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Holy Week is here and I want to make something of it.

I want to read about it, talk about it, share it, undo it, and tie it up on my insides.

In our house this week, amongst squirmy bottoms in dining chairs, and spatting siblings, and long evenings, and much on the agenda – I want to weave Jesus into it all. I want Easter to be something we intentionally walk toward over the next seven days. If you’d like to journey with us, I’ll be sharing snips here daily, with the door of my blog wide open this week.

Our Christ.

I picture him in the heavens, willing to leave and enter into despair, willing to be housed in the womb of a young woman, gasping for air like all the rest of us as we take in earth for the first time.

The One! The One who spoke it all into being, becoming a babe, and saving us all if we’ll take Him up on it.

His life wasn’t swiped, it was offered. Angels standing by to intervene were never commanded by Him to do so. Completely God yet completely human, coming and living amongst those He created – ah! We need more than a week, we need a lifetime to live out all the grace of it.

Spurgeon said that our Savior had “taken on a nature full of needs”. He needed amongst the needy by choice and it sends me into wonder and awe and faith and action.

Last month I found myself walking through an old home in Washington D.C.. This home serves as a spiritual retreat of sorts, and has books in every room, tucked away in crevices, soldiered up on shelves, resting on side tables. As I walked through one of the nooks, I glanced down and saw an old blue book resting next to a lamp. It was separated from the rest and I felt compelled to pick it up. It was O. Hallesbey’s book on prayer. I randomly flipped to the middle of the book and my eyes landed on a passage about the difference between doubt and unbelief. I wrestle with these topics on the regular, and the words I read were like a balm I didn’t even know I needed that day. I ordered a paperback version of the old read as soon as I got home.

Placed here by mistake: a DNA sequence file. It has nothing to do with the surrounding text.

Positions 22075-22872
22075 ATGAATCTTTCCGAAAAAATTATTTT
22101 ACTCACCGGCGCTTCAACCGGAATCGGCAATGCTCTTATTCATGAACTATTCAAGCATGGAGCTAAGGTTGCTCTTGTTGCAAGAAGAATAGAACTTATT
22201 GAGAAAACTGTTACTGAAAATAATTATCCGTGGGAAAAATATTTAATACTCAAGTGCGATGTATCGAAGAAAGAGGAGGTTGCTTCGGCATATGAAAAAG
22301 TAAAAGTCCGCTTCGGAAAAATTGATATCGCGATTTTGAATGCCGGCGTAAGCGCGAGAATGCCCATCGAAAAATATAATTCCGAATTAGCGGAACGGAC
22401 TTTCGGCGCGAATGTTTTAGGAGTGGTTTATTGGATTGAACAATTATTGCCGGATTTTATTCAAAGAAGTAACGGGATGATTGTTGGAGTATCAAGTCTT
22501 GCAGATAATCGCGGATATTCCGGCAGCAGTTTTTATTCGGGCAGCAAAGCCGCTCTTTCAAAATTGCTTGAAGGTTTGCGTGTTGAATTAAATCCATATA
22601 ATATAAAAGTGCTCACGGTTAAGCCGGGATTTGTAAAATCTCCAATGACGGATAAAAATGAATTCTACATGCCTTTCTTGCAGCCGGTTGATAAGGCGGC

Hallesby says, “As air enters in quietly when we breathe, and does its normal work in our lungs, so Jesus enters quietly into our hearts and does His blessed work there.”

He also says to, “Notice how graciously prayer has been designed. To pray is nothing more involved than to let Jesus into our needs.”

And one more thing. “Prayer is a definite attitude of our hearts toward God, an attitude which He in heaven immediately recognizes as prayer, as an appeal to His heart. Whether it takes the form of words or not, does not mean anything to God, only to ourselves.”

And I sit here this morning, typing faster than I’d like, frustrated in parenting a bit, my arms full, and my lists full, and in a rush to get the children to church.

And my heart is pulling at His already, before I even utter a formal word of prayer about it.

Yes. Thank you, Jesus.

Today, on this Palm Sunday, let prayer waft up to Him again. Just tell and listen and keep your ears wide open.

I think it’s going to be a special, set-apart, revelation filled week.

Lord let it be so. Let believers and unbelievers alike encounter your love and interaction over the next several days. Make Yourself known to us in the places we ache and flounder the most. Help us to walk after you this week. Set the gospel deep within us and let it catch fire again. In Your most holy name, Amen.

If you feel the urge, read John 12:12-19. 

The Message version ends the passage like this…

“It’s out of control. The world’s in a stampede after him.”

And everything in me says YES.

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